Pew Poll Shows Sharp Drop in Death Penalty Support

Support for the death penalty has fallen sharply by 23 percentage points since 1996, reaching its lowest level in almost two decades, according to a recent poll by the Pew Research Center. The 2013 poll also found a 10 point drop in just the last 2 years in respondents who say they “strongly favor” the death penalty, from 28% to 18%. The percentage of Americans who say they oppose the death penalty has risen to 37%. In 2011, Pew asked respondents about the reasons behind their views on the death penalty, finding that the top two reasons for opposition to capital punishment were the imperfect nature of the justice system and a belief that the death penalty is immoral. The drop in public support coincides with an overall decline in use of the death penalty during the same time period, with both death sentences and executions falling dramatically since the 1990s. Six states have repealed the death penalty in the last six years, and three governors have recently imposed moratoriums on executions.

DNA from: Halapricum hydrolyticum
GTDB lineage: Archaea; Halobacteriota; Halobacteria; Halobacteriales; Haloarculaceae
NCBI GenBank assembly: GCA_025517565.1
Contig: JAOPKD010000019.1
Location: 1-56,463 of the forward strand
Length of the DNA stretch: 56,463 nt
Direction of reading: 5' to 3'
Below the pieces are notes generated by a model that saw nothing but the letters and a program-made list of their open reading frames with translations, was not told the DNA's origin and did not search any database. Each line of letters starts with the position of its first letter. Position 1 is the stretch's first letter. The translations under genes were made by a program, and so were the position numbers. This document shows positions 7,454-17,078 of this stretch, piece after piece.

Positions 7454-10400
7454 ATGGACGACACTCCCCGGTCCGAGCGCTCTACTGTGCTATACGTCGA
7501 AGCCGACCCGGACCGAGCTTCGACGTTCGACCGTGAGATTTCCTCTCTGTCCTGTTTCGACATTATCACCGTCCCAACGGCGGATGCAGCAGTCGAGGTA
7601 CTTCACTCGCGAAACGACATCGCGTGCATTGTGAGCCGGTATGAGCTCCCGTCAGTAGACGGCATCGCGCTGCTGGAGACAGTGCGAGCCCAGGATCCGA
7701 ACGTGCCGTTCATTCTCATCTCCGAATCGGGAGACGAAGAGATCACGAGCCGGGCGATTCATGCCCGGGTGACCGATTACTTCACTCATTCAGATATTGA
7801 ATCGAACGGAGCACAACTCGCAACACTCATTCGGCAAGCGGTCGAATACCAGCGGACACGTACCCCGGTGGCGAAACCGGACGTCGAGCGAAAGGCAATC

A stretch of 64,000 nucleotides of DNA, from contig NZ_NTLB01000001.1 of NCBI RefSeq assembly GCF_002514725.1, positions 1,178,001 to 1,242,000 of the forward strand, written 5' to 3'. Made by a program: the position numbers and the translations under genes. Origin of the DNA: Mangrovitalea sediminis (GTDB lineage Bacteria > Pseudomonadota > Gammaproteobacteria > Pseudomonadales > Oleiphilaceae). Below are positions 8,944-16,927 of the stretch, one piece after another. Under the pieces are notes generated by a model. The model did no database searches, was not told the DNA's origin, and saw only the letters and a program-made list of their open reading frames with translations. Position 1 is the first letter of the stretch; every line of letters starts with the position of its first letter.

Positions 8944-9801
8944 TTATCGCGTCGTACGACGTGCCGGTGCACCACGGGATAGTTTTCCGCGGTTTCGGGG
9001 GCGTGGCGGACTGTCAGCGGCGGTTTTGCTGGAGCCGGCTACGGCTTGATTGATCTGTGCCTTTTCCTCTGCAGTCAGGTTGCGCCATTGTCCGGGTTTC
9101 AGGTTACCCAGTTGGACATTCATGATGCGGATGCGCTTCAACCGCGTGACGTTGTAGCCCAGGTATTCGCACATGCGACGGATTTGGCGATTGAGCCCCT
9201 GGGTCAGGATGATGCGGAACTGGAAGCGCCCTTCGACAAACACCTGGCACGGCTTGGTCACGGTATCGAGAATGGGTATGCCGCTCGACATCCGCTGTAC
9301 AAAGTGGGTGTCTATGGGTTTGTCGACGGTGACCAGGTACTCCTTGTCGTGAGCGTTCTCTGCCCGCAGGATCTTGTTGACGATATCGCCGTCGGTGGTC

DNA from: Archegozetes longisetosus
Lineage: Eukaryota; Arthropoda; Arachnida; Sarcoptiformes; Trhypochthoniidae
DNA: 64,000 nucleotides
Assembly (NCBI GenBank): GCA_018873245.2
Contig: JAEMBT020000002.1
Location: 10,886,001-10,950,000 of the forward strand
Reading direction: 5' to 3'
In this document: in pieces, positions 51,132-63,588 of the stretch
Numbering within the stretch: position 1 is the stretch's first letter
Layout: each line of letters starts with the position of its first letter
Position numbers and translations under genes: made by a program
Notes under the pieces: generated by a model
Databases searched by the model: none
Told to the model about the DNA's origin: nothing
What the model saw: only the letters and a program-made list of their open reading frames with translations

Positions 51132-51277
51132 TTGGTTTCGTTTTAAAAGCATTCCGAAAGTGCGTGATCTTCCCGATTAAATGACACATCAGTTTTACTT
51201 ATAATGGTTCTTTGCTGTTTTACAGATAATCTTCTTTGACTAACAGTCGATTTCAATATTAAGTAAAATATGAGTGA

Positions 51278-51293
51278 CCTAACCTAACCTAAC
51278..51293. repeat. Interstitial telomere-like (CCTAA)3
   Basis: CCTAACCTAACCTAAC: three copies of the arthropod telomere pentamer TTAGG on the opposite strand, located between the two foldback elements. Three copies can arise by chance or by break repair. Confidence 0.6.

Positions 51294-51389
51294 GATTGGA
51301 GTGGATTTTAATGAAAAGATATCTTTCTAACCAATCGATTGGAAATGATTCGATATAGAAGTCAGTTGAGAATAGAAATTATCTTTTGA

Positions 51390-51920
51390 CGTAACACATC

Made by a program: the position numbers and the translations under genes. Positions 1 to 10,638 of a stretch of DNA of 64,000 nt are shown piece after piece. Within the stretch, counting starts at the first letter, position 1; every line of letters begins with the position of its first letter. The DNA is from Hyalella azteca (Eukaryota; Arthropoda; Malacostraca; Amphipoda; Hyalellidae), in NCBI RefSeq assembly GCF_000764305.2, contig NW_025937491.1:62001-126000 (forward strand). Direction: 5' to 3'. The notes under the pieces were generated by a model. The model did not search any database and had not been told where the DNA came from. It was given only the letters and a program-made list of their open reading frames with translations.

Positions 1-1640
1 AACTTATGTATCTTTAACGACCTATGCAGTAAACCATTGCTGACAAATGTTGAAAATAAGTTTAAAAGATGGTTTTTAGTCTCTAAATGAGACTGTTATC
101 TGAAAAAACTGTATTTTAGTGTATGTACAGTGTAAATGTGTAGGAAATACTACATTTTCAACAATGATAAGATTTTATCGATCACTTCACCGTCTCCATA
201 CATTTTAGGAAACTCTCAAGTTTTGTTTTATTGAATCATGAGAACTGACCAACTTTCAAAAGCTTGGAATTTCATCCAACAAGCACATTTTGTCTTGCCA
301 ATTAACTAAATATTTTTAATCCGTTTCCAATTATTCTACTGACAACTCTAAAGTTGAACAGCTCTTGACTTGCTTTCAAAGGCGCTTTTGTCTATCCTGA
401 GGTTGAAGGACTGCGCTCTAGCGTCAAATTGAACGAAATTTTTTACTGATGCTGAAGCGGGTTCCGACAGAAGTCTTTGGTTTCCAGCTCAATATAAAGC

(M. Lipka, “Support for death penalty drops among Americans,” Pew Research Center, February 12, 2014).

Source: Death Penalty Information Center